Pinnacles National Monument is just such a place. Although it is only about five miles wide and seven miles long, most of the land is undisturbed wilderness that supports a great diversity of living things. Sixty-eight different species of butterflies have been recorded at Pinnacles. About 35 species are common enough that you are likely to see them if you visit the right habitat at the right time. About a dozen are so abundant that you may see hundreds of them on a visit.

The Pinnacles National Monument Butterfly Checklist shows the number of butterflies of each species you can expect to see in a few hours for each month of the year and in five different habitats. Once you know the right time and place to look for butterflies, you can get even more specific by also looking for their host plants (the plants on which butterflies lay eggs and caterpillars feed) and nectar plants (the favorite flowers from which adult butterflies drink nectar).

For example, let's say you are visiting Pinnacles in July and you want to see a Sylvan Hairstreak. The Checklist says that in riparian (streamside) habitat in July you can expect to see more than 20, and that their host plant is willow and their favorite nectar plant is milkweed. Since willows don't grow in all riparian habitats, on the advice of a Park Ranger you take the Old Pinnacles Trail. Along the trail you notice three different species of willow. On two of the species you find nothing. But as you approach the shrubby, smooth-leaved species, you see several small gray butterflies zip off from the tips of the leaves and then return. As you continue, you scare up several Sylvan Hairstreaks from each of these willows that you pass. Then you spot a milkweed with half a dozen Sylvan Hairstreaks sipping nectar from its flowers. Mission accomplished, you've had a fine hike and no doubt seen many other butterflies along the way.

Here are some tips to keep in mind when seeking butterflies. Butterflies are creatures of the sun. They are most active from 9 a.m. to 4 p.m., and are seldom out in the cold, rain, or wind. Some good butterfly spots include hilltops, moist areas, open patches of ground, and flowers. Certain species of flowers attract many more butterflies than others. In the summer and fall the few flowers in bloom will often draw butterflies from great distances. Some particularly good butterfly flowers at Pinnacles include wallflower, California buckeye, thistles, California buckwheat, wooly yerba santa, summer mustard, milkweeds, vinegar weed, exotic mints, shrubby butterweed, coyote brush, and heliotrope.

The number one threat to butterflies everywhere is loss of habitat. A decline in a particular butterfly species is often a direct reflection of a decline in habitat for its host plant. By protecting natural processes and habitats across the wilderness landscape, Pinnacles goes a long way toward protecting butterflies. (One part of that protection is to prohibit collecting butterflies, wildflowers, or anything else within the Monument.) In order to keep track of how butterflies are doing over the long term, the park conducts an annual Pinnacles National Monument Butterfly Count. The information from this count can be compared to data from previous years to help us detect species declines. The park can also look at other places that conduct similar counts to see whether the declines are widespread or restricted only to Pinnacles and then look for causes and begin to remedy them.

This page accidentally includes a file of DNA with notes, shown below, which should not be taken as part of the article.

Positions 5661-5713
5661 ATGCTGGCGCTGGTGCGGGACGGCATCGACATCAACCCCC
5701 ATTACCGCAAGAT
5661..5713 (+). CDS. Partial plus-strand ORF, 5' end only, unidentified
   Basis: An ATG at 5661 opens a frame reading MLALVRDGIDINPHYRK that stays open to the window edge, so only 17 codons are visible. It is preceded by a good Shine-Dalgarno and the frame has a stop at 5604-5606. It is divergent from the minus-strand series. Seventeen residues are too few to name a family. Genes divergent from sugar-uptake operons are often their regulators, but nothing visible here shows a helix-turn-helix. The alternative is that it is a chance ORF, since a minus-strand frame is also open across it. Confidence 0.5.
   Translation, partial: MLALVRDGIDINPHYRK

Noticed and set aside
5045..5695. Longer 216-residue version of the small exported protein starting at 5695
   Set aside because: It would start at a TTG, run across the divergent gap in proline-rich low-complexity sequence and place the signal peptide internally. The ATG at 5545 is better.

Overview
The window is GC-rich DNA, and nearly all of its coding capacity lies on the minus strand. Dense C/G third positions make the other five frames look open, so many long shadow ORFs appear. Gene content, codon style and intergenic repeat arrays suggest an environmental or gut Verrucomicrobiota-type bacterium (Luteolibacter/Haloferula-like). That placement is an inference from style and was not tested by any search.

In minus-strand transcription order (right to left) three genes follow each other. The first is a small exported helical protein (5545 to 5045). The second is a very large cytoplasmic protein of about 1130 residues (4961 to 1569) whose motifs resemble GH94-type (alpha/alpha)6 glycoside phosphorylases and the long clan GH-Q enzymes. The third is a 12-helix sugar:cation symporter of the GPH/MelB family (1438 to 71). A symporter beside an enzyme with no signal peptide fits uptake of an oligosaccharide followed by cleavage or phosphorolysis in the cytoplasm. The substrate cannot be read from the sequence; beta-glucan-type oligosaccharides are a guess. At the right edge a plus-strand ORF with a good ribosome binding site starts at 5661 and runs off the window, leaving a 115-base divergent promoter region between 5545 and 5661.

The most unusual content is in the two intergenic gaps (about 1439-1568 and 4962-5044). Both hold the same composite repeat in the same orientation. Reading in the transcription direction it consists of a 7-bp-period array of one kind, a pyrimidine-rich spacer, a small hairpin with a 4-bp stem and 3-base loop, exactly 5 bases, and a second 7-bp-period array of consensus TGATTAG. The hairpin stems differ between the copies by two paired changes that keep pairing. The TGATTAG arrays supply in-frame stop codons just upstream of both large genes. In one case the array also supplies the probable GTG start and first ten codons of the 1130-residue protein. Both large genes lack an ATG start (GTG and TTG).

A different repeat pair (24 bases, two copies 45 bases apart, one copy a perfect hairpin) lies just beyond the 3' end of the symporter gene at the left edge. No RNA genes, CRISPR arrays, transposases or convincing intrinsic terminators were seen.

The park's goal is to ensure that visitors to Pinnacles National Monument have the same opportunity to see Sylvan Hairstreaks and other butterflies regardless of whether it's the year 2004 or 4002. If you would like to help the park achieve this goal, please report any unusual butterfly sightings, and join them for the annual Butterfly Count.


Bats at Pinnacles find refuge in the caves, cliffs, and trees. There is currently a colony of Townsend's Big-eared Bats in the Bear Gulch Cave and a colony of the Western Mastiff bat in the Balconies cave area.

Out of the 23 species of bats in California, 14 species are known to occur within Pinnacles National Monument. These bats are:

Western Pipstrelle (Pipistellus hesperus)
Western Red Bat (Lasiurus blossevilii)
Hoary Bat (Laisiurus cinerius)
Townsend's Big-eared Bat (Corynorhinus townsendii)
Pallid Bat (Antrozous pallidus)
Big Brown Bat (Eptesicus fuscus)
California Myotis (Myotis californicus)
Small footed Myotis (Myotis ciliolabrum)
Long eared Myotis (Myotis evotis)
Fringed Myotis (Myotis thysanodes)
Long-legged Myotis (Myotis volans)
Yuma Myotis (Myotis yumanensis)
Brazilian Free-tailed Bat (Tadarida brasiliensis)
Western Mastiff Bat (Eumops perotis)

All of the fourteen species at Pinnacles and forty-one of the forty-four North American bats eat insects, spiders, and their kin. Three species eat fruit or nectar. There are only three species of vampire bats -- they live in South America and feed on birds and mammals.

Bat Facts
"Blind as a bat."
Bats not only "see" the world with echolocation, but they have good eyesight. Some bats find their food exclusively with sight and they can see better than humans in dim light.

"They get tangled in your hair."
Bats can be very curious. They will often circle around something or someone new in their air space to take a second look.

"Bats are flying mice."
Bats are actually more closely related to primates than to rodents. Most bats give birth to only one "pup" per year which they feed milk. Other than humans, bats are the longest lived mammals in North America; one little brown bat (Myotis lucifugus) is at least 34 years old.

"Bats are just pests."
Bats are important insect predators, pollinators, and seed dispersers. Bats live on all continents except Antarctica and are on the decline worldwide.